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18 Jan 2021, Edition - 2015, Monday

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Coimbatore

The alarming truth about dwindling agriculture

Irshad Ahamed

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Thanjavur: The popular sobriquet ‘Granary of South India’, has now become a misnomer for the delta region as the total area of paddy cultivation in the delta districts has dwindled over the years due to uncertainty over the release of water from Mettur dam, unrewarding financial returns, shortage of agricultural workers and boom in land development.

Official sources claim that the total area of cultivation has reduced alarmingly over the years; the 6.28 lakh hectares under cultivation in 1984 gradually shrunk to 5.24 lakh hectares in 1998 and 4.83 lakh hectares in 2016.

Whenever the water from Mettur dam was released on the scheduled date of June 12 for irrigation, paddy cultivation was taken up in larger areas. But in 2016, paddy cultivation was taken up only in 4.83 lakh hectares in the delta districts of Thanjavur, Tiruvarur and Nagapattinam, as against 5.45 lakh hectares, the normal area of cultivation, due to the delay in water release, a senior official in agriculture department said.

With agriculture no longer being a profitable venture, marginal and medium farmers owning up to five acres are now selling their agricultural lands to land developers. This has resulted in a sudden boom in the real estate industry in the delta region, says R Sugumaran, Vice-President of Joint Movement of Farmers’ Associations.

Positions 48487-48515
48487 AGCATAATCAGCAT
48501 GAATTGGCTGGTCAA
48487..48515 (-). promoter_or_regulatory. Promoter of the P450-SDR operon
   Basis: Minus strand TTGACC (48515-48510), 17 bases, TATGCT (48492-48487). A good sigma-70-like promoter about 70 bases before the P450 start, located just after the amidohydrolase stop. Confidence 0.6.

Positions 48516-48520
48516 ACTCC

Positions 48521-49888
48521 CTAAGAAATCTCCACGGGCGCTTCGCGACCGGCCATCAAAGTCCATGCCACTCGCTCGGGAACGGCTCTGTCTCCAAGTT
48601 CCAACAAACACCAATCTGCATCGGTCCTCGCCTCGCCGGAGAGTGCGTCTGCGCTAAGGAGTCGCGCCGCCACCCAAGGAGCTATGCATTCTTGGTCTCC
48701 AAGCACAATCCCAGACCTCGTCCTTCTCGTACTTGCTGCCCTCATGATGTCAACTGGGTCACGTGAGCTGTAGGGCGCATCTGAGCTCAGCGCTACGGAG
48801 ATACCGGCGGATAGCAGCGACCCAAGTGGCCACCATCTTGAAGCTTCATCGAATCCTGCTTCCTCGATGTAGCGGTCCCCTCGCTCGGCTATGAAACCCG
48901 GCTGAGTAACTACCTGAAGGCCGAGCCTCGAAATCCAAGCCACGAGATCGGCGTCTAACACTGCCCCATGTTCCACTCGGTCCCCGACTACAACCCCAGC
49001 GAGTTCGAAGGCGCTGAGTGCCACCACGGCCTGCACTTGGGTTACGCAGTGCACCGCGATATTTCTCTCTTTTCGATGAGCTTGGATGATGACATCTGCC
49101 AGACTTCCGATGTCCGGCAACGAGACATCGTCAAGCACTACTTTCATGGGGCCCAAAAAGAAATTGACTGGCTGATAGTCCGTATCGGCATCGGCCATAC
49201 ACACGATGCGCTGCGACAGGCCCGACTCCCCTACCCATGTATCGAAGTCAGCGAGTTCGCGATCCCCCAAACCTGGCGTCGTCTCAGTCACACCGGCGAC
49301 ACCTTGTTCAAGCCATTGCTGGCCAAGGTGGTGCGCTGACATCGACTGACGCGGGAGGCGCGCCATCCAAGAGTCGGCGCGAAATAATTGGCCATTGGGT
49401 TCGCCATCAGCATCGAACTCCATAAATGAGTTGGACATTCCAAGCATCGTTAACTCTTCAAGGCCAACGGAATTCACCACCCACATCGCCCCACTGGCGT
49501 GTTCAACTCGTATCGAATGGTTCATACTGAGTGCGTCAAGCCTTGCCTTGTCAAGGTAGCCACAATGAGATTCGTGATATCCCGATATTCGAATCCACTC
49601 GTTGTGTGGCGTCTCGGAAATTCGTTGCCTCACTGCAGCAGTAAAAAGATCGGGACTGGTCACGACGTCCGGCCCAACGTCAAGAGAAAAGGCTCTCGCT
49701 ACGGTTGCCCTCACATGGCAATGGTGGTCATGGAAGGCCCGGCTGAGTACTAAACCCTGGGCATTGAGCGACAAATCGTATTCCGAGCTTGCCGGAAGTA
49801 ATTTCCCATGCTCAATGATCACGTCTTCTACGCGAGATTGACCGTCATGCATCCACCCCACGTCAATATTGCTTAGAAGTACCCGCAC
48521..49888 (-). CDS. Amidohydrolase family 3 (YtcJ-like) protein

“Marginal and medium farmers are selling their agricultural lands in Thanjavur, Orathanadu, Pattukkottai and Papanasam taluks. In Orathanadu taluk alone, about 750 acres of agricultural lands have now been sold and converted into house site plots this year,” Sugumaran said.

According to Arupathy Kalyanam, General Secretary of Federation of Farmers Associations of Cauvery Delta Districts, the migration of farm workers has hit the industry. “Considering the precarious income, younger generations are not interested in farming work. About 60 per cent of young and potential workers have already migrated to Kerala, Andhra Pradesh and Gujarat, where they work in brick-kilns and construction industries. Women have migrated to places like Karur and Tiruppur to take employment in spinning mills and knitting industries, where they get employment throughout the year,” Kalyanam said.

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